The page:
Factors influencing the type and occurrence of fraud in deposit taking SACCOs in Kenya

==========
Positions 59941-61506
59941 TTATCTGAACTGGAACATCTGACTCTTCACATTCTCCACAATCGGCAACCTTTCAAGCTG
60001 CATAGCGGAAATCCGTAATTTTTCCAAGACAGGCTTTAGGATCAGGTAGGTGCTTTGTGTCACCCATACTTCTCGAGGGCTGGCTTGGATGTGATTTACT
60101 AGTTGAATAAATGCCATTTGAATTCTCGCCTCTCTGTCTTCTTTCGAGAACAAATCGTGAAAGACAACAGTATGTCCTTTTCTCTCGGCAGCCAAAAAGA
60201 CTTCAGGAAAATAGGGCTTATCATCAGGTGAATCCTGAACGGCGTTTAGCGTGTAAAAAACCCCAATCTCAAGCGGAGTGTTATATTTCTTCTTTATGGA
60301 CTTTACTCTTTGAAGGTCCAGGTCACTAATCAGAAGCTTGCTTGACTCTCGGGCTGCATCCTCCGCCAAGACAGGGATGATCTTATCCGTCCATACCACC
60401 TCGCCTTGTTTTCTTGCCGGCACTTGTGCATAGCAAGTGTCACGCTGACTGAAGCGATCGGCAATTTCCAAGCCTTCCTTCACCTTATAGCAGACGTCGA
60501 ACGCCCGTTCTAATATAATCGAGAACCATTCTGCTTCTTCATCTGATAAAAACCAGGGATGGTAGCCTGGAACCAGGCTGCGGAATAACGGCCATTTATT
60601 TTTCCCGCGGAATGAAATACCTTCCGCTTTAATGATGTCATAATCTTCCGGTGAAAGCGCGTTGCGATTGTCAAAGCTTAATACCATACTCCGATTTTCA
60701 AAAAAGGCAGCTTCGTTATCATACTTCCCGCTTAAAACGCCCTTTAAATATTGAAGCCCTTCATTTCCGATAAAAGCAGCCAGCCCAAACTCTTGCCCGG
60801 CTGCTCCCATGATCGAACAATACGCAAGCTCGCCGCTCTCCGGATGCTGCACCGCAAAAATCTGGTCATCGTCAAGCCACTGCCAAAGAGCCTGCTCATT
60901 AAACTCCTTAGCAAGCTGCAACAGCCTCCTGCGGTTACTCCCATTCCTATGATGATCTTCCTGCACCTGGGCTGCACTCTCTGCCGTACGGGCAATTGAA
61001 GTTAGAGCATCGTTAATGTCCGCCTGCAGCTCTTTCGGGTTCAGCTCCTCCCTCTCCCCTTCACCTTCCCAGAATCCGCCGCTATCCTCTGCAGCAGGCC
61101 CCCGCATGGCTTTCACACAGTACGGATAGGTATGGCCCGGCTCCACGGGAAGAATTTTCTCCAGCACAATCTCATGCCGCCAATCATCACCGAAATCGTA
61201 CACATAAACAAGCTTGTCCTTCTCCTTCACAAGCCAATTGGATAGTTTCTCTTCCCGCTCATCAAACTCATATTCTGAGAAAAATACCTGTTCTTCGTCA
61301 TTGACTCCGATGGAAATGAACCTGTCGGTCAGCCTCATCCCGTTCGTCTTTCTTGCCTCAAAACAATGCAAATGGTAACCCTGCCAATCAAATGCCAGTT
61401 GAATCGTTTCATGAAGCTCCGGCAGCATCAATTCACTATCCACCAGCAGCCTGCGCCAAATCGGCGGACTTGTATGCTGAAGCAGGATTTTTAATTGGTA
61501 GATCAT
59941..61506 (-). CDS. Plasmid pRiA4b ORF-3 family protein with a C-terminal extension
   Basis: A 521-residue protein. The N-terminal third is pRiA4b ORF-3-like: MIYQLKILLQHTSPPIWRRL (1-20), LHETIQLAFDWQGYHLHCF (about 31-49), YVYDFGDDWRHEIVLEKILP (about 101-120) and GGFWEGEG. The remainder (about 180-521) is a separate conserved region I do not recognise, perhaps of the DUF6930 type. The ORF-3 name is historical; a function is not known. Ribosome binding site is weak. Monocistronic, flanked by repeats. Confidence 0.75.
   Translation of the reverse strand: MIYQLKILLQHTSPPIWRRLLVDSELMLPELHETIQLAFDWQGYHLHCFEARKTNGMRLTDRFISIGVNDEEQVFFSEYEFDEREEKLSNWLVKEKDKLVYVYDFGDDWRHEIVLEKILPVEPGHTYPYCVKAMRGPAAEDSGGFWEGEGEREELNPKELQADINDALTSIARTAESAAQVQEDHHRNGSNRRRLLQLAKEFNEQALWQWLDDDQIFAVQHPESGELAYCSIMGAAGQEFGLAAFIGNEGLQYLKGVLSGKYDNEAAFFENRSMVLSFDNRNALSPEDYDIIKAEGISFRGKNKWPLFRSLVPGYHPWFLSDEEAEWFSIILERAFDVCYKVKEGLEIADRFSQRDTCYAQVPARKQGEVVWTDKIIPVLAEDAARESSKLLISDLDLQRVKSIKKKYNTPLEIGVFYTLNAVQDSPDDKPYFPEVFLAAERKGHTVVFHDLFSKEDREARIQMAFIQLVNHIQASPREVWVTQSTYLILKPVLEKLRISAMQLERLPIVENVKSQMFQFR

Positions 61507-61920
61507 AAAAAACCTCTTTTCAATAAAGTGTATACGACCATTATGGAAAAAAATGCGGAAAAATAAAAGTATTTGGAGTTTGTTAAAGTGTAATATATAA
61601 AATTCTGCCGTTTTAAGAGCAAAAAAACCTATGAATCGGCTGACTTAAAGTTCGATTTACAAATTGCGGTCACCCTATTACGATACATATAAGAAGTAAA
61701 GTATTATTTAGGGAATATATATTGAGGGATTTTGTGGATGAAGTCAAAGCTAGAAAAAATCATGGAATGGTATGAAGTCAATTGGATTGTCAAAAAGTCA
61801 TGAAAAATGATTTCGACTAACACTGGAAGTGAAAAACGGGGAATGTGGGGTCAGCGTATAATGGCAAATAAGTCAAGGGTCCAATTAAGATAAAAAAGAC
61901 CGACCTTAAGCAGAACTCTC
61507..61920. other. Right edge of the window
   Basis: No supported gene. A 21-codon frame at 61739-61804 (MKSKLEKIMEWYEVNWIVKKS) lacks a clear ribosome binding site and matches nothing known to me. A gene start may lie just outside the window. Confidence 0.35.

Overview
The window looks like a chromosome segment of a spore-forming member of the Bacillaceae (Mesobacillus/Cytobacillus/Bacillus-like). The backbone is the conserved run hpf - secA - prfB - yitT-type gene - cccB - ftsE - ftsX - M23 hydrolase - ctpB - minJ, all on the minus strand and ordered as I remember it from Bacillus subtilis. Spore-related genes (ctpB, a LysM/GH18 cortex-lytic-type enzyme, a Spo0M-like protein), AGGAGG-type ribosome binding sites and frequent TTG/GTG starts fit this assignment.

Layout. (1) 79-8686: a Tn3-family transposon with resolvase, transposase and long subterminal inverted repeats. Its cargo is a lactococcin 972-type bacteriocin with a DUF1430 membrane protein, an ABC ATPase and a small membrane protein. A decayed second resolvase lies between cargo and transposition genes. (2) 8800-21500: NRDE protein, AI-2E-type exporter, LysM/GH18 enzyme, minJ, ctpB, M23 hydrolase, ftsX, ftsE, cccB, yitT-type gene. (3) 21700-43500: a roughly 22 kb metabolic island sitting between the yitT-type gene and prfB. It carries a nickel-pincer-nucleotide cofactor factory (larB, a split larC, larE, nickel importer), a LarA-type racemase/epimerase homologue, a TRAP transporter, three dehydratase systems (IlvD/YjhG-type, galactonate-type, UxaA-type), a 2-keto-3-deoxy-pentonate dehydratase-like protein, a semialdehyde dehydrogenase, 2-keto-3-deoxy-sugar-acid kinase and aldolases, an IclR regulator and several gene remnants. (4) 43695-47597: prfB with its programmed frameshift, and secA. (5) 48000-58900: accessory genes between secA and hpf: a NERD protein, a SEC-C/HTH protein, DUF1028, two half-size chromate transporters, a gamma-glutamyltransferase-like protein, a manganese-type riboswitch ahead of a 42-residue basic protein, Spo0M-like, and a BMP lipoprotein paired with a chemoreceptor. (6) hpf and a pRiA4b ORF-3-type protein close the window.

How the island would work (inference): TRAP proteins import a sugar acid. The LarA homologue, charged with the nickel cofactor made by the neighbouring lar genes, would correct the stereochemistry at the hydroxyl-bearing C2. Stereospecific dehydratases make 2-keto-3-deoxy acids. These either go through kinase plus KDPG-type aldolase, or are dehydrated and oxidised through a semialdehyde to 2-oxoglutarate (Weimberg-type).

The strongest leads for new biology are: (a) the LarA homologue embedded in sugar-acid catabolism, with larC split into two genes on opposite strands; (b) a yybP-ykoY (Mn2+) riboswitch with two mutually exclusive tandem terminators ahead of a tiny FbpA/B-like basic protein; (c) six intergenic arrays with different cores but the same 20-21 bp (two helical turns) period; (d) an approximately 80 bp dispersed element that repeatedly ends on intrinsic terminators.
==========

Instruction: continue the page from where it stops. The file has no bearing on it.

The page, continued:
Studies have established that a knowledge gap exists with regard to factors influencing fraud occurrence and the types of fraud in SACCOs in Kenya. The aim of the study was to establish the factors influencing the type and fraud occurrence in deposit taking SACCOs in Kenya. Semi-structured questionnaires were used to collect primary data from 176 licensed restricted and unrestricted SACCOs in Kenya. A response rate of 63% was achieved after 111 questionnaires were received. Descriptive statistics, factor analysis, independent T-Test and multiple linear regression were used for analysis. Factor analysis revealed that all factors (pressure, opportunity and rationalization) were significant and thus were retained for further analysis. The regression results indicated that opportunity and rationalization had a statistically significant influence on fraud occurrence, while pressure had no statistically significant influence on fraud occurrence. There was general consensus on perceptions of respondents of restricted and unrestricted licensed SACCOs in most of fraud influencing factors. These study also highlighted significant difference in perception among restricted and unrestricted SACCOs on specific factors related to pressure, opportunity and rationalization that were linked to fraud occurrence. It was also established that employee fraud, asset misappropriation and corruption were perceived to have a high prevalence rate, with a general consensus among all participants. The correlation analysis results revealed that all the fraud-related factors had a positive relationship with fraud occurrence though opportunity and rationalization exhibited a stronger positive significant relationship when compared to pressure. The major limitation of the study was the dependence on the fraud triangle theory in determining fraud influencing factors and the exclusive use of questionnaires to collect data. This study was also limited in geographical coverage, time and industry. It is recommended that future studies could employ secondary data and use alternative theories to determine fraud influencing factors such as the cultural transmission theory and the anomie theory.